Don't forget to breathe.
Breathe. It’s something you’ll hear the teacher say in pretty much every yoga class you take, usually over and over again. Sometimes with instruction on how to breathe, other times a reminder to not hold the breath in postures. As a hot 26 yoga teacher I probably say “breathe” at least 40-50 times during the 90 minute class. We start the class with a breathing exercise, end with a breathing exercise and focus on breathing throughout the class. And usually when we are students we listen – after all that’s why we’re there. So we breathe in yoga class.
But later that day, or the next day, at home, work, do we think about breathing? Do we pay attention to how we breathe, how often, how deeply? Generally . . . absolutely not. Our bodies breathe automatically – so we don’t need to think about it. There are so many other important things to think about.
And yet breathing is the most essential part of our existence – we need it more than anything else in life. If we don’t breathe for even a few minutes, that’s it for us, game over. We can do without water for hours to days, food for weeks, shelter for a while. But breathing? It’s essential every minute of every day.
And yet our attention is generally elsewhere. We often pay a lot of attention to what we eat, when we eat it, how we eat it, where we eat it. We can be very conscious of exercising our bodies – planning how to exercise, when, where, with whom. We frequently pay a lot of attention to how much work we have to do – and ways to de-stress from all the things on our plate – looking for ways to be more efficient and ways to spend our free time that will help us relax.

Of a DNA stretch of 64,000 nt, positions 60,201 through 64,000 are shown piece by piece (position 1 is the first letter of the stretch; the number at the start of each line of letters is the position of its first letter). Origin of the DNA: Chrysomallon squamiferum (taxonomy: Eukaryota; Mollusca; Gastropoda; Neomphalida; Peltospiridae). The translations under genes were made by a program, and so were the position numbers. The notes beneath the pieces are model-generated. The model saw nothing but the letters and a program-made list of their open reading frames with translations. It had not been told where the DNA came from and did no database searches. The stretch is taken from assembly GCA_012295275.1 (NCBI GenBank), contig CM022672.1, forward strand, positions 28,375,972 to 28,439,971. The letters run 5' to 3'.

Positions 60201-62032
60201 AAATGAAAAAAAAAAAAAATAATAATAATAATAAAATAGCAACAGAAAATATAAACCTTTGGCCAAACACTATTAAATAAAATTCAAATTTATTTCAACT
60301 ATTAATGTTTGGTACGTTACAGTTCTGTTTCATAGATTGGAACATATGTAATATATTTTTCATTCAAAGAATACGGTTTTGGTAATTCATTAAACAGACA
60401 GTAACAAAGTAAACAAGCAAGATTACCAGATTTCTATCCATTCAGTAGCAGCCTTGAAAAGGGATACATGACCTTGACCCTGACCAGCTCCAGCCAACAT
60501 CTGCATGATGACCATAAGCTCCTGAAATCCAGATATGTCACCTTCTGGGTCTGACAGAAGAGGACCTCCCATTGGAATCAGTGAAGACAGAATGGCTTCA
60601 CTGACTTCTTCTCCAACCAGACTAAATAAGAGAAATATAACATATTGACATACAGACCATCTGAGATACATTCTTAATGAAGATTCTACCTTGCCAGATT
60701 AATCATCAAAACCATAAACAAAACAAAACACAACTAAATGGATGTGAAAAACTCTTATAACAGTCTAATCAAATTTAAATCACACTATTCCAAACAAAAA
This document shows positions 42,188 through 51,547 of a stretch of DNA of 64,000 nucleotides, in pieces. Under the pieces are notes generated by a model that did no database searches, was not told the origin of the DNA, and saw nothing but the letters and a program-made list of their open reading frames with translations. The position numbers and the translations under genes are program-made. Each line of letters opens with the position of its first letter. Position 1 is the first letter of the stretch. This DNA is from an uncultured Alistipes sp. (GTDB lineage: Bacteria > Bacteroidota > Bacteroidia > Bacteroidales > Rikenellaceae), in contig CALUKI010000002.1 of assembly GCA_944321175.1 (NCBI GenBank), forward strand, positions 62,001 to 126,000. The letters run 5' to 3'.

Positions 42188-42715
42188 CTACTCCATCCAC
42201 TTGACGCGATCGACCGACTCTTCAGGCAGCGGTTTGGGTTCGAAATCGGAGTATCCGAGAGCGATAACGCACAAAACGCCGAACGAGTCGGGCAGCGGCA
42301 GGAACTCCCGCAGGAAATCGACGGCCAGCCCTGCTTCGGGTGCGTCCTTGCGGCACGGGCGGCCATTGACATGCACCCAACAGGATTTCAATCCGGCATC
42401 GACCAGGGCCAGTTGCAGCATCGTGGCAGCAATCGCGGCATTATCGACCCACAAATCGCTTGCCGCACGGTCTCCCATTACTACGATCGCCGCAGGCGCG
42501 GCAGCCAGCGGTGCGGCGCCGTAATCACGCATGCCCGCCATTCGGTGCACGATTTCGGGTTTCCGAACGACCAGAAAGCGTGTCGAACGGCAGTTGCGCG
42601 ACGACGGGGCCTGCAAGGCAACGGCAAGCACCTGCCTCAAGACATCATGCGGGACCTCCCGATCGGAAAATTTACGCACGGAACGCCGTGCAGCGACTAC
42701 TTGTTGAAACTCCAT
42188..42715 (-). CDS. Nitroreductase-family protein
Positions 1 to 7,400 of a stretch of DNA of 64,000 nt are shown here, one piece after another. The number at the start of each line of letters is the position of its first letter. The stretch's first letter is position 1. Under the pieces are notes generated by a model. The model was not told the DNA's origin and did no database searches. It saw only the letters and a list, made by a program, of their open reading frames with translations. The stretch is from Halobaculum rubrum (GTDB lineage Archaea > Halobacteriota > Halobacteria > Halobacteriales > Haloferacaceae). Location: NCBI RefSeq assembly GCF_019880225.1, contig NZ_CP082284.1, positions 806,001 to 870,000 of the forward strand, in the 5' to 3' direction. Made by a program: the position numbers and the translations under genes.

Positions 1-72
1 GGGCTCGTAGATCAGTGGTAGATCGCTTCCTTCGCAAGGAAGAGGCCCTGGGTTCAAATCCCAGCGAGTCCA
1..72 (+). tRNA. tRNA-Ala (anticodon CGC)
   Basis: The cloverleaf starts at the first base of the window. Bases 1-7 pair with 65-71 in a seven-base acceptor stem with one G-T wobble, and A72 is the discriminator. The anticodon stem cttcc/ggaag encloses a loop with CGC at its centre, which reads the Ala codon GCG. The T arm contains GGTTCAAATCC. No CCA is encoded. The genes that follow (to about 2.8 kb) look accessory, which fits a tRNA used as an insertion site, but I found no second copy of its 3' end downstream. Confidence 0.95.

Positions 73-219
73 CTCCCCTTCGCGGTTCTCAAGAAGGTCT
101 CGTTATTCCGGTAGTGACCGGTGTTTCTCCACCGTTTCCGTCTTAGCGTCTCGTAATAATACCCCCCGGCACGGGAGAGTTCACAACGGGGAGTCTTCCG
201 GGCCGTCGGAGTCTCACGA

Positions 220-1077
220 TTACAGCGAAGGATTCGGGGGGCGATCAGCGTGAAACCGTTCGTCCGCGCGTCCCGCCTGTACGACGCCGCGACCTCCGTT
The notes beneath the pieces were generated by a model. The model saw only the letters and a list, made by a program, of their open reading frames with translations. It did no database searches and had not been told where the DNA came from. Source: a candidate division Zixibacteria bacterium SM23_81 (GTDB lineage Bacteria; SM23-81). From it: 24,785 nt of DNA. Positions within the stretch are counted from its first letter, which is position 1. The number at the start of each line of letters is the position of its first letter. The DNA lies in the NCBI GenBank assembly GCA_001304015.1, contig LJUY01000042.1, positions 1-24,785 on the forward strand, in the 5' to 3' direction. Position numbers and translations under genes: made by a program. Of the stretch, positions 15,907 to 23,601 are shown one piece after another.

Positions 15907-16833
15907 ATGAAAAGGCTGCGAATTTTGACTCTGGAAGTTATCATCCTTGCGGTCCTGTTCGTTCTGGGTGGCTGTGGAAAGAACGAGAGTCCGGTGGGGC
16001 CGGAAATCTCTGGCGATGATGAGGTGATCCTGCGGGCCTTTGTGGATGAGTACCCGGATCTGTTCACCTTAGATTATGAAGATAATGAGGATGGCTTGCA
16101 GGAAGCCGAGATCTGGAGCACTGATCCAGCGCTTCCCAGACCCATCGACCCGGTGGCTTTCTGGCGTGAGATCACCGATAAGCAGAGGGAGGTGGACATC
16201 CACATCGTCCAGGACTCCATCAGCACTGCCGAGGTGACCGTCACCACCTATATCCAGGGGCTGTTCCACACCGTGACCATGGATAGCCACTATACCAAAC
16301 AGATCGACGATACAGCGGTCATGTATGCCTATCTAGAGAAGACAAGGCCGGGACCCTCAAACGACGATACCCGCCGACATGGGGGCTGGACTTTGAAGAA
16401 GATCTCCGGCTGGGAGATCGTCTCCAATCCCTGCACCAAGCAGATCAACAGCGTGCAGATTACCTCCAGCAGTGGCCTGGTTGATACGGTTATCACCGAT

So breathing? It takes a back seat, it happens automatically, it doesn’t need our attention. Or does it?
Try this, right now, wherever you are: sit or stand up straight, shoulders stacked over your hips, relax your shoulders down. Breathe in through your nose slowly for six seconds, fill your lungs completely. Hold for a second or two. Then exhale slowly through your nose for six seconds.
Did you feel it? Did you feel your body’s response? Often it’s a feeling of relaxation, a calming feeling, perhaps a feeling of well-being. Try it again, several times. Often when we are in “auto” mode our breath is pretty shallow – using just the upper part of our lungs. When we are stressed it often becomes even more shallow – sending less and less oxygen to our bodies and to our brain (our brain loves lots of oxygen) – and that intensifies that feeling of stress. Long, slow deep breathing can immediately help bring calm to any situation – calming our bodies, calming our minds, helping us gain perspective.
So keep it in your back pocket and bring it out often – your breath is always there for you, no one knows you’re doing it (much easier than jumping into camel posture during a board meeting), it costs nothing and it works. Stuck in traffic, try it. Running late for a meeting? Breathe. Relaxing at home? Breathe. Long and slow and deep.
Jen took her first yoga class at a London YMCA in 1984 – and loved it. That was over 30 years ago and she’s been practicing ever since. A long distance runner and triathlete, Jen credits yoga with keeping her body healthy and injury free. Yoga was the calming influence in her life when running her own business and raising 3 children.
Jen has her 200 hour teaching certification and enjoys sharing her love of hot yoga with her students. She believes incorporating yoga into every day is key – postures, breathing or meditation – just take a little time for yoga every day to reap timeless rewards. Jen loves the outdoors - hiking, biking, camping, traveling – always taking her yoga with her.